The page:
(3) likely to injure the business or goodwill of another trader, and

(4) causing actual damage to the business or goodwill of the party bringing the action.

The court then proceeded to examine the facts of the case under these principles to determine if the defendant had passed off its goods as those of the plaintiff. It referenced Section 35 of the Trade Marks Act, which permits a person to use their name or description of goods/services in a bona fide manner, without interfering with a registered trademark holder’s rights.

The court noted that Ms. Vasundhara Mantri (the defendant) had been using the name ‘Vasundhara’ since 2001 in connection with her jewelry business. She held 99.09% shareholding in defendant no.1 (Vasundhara Fashion Jewellery LLP), which was incorporated in 2016. The court opined that defendant no.1 was an extension of Ms. Mantri and, therefore, could claim the defense under Section 35 of the Act.

The court addressed the plaintiff’s argument that the mark ‘VASUNDHRA’ had acquired exclusiveness due to long use. It held that this claim could only be examined in a trial and could not be the basis for an interim injunction.

The court also referred to a prior case involving the plaintiff, where the Division Bench dismissed an appeal against the refusal of an injunction. The Division Bench’s observations, in that case, emphasized that ‘VASUNDHRA’ is a generic/common word and that the appellant’s high turnover did not necessarily establish a reputation.

The court considered a comparison of the plaintiff’s and defendant’s marks, highlighting that while the marks were phonetically identical, the spellings and style of writing were different. The court referred to the plaintiff’s response to a trademark examination report where it claimed that the marks were distinct and wouldn’t cause confusion.

Implications and Significance:

The court’s decision has several implications. It reaffirms the importance of establishing a strong case for passing off, even when dealing with identical marks. The court’s analysis of Section 35 of the Trade Marks Act emphasizes that a person can use their name in a bona fide manner, even when it is similar to a registered mark, as long as it doesn’t cause confusion. The decision also underscores the need for consistent arguments by parties regarding the similarity of marks in various legal contexts.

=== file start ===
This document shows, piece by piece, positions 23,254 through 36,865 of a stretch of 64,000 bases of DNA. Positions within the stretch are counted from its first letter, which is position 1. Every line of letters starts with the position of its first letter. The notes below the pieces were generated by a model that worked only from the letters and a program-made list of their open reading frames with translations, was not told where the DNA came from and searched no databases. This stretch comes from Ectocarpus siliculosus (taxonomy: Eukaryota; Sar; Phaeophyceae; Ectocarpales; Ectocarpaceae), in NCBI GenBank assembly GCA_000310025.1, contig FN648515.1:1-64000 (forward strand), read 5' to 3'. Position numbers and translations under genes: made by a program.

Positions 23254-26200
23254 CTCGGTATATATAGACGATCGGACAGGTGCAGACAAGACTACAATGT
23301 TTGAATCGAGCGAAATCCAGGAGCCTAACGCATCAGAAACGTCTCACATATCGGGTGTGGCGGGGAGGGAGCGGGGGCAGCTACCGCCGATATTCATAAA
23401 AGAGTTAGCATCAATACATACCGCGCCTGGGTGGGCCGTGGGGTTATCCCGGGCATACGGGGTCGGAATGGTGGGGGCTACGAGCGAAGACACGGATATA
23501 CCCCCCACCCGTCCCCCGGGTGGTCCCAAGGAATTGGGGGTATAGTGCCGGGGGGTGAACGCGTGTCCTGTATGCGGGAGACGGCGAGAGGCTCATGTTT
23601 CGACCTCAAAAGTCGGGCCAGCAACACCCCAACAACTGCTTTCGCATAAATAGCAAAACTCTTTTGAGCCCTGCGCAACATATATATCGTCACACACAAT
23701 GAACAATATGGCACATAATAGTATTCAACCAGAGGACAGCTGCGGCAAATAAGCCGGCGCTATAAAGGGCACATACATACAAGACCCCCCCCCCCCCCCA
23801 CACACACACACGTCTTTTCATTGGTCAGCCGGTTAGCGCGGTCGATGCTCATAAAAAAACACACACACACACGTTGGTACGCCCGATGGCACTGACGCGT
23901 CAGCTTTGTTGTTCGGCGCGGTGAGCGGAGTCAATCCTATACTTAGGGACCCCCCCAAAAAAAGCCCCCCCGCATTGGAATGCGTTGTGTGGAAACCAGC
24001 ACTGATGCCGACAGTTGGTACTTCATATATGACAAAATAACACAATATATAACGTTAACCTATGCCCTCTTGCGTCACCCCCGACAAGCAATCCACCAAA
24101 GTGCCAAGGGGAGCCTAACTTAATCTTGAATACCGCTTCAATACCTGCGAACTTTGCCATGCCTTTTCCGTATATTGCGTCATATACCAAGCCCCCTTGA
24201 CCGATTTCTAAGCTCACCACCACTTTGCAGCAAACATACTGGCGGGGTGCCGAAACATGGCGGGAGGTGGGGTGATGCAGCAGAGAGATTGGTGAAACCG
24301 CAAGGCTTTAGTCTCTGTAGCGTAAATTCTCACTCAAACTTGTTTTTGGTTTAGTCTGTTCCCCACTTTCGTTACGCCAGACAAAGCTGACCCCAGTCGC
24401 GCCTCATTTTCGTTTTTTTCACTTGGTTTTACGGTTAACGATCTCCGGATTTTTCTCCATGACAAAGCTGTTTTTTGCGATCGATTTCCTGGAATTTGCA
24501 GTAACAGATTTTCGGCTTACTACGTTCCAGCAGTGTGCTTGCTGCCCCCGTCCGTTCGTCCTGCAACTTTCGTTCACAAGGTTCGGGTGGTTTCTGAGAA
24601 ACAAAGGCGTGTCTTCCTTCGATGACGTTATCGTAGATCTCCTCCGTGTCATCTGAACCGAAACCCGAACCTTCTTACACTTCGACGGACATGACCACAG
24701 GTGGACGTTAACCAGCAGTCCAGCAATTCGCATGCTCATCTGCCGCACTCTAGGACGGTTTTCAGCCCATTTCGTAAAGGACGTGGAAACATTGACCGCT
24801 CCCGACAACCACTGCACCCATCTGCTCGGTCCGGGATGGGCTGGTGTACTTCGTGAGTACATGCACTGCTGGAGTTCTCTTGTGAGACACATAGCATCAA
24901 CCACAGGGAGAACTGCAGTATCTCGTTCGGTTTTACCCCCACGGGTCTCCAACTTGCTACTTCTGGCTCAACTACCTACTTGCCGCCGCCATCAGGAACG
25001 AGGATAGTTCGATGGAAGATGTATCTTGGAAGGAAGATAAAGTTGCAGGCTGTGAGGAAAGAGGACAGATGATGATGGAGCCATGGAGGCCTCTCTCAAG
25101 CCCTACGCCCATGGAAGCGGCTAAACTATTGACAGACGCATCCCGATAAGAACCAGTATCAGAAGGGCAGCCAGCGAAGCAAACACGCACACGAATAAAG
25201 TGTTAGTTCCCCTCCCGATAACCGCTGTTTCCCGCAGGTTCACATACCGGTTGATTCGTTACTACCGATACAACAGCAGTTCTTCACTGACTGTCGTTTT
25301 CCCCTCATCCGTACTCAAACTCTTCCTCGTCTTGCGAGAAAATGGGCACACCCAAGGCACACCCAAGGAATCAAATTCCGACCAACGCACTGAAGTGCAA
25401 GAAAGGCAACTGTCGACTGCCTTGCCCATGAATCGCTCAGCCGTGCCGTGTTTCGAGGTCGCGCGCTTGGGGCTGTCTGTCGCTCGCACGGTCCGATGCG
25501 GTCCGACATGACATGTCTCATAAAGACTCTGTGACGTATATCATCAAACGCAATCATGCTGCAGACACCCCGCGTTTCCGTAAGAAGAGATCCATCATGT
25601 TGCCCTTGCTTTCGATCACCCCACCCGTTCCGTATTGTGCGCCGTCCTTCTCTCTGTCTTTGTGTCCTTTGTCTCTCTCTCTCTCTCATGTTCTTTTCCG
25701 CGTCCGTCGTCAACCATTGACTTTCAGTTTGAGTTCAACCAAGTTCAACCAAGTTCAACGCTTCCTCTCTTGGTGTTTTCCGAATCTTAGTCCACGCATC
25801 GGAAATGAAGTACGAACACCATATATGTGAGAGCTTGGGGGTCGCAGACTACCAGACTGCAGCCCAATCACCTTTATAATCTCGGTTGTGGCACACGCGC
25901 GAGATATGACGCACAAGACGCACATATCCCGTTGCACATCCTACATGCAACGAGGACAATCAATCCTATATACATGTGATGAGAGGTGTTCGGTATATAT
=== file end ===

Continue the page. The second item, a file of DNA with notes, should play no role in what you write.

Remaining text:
The court’s approach of considering defendant no.1 as an extension of Ms. Vasundhara Mantri, and thus eligible for the defense under Section 35 of the Act, could set a precedent for similar cases where the defendant is closely related to the individual holding the original mark.

Critique and Commentary:

The court’s reasoning appears to be thorough and well-founded. It carefully analyzed the principles of passing off and considered the plaintiff’s prior stance when responding to trademark examination. The court appropriately emphasized that just because the plaintiff had higher sales didn’t necessarily establish a stronger case for reputation.

One point that might be critiqued is the court’s reliance on Ms. Vasundhara Mantri’s shareholding in defendant no.1 to establish it as an extension of her, eligibility for the defense under Section 35. While this might be legally accurate, it could be argued that this approach might inadvertently allow for the abuse of the defense in situations where corporations are used to shield individuals from legal consequences.


In conclusion, the court’s decision to dismiss the application for an interim injunction is well-reasoned and grounded in established legal principles. The court’s analysis of passing off, the application of Section 35 of the Trade Marks Act, and the comparison of the marks all contribute to a thorough understanding of the case. The decision underscores the importance of strong evidence and consistent arguments in trademark cases, even when dealing with identical or phonetically similar marks.

[1] MANU/SC/0576/2015

[2]  MANU/SC/0199/2001

About Anil Shete 18 Articles
I am a law graduate passionate about intellectual property rights (IPR). I obtained my LL.B. degree from the esteemed Government Law College, Mumbai, and I am currently pursuing an LL.M. degree from the University of Mumbai, specializing in IP law. Additionally, I have completed a Postgraduate Diploma in Intellectual Property Rights (PGDIPR) from MNLU, Mumbai. Alongside my legal studies, I also hold an M.A. in History from the University of Mumbai, having cleared the UGC-NET in History. Furthermore, I am a registered trademark attorney and am actively pursuing my career in IP litigation at the Bombay High Court.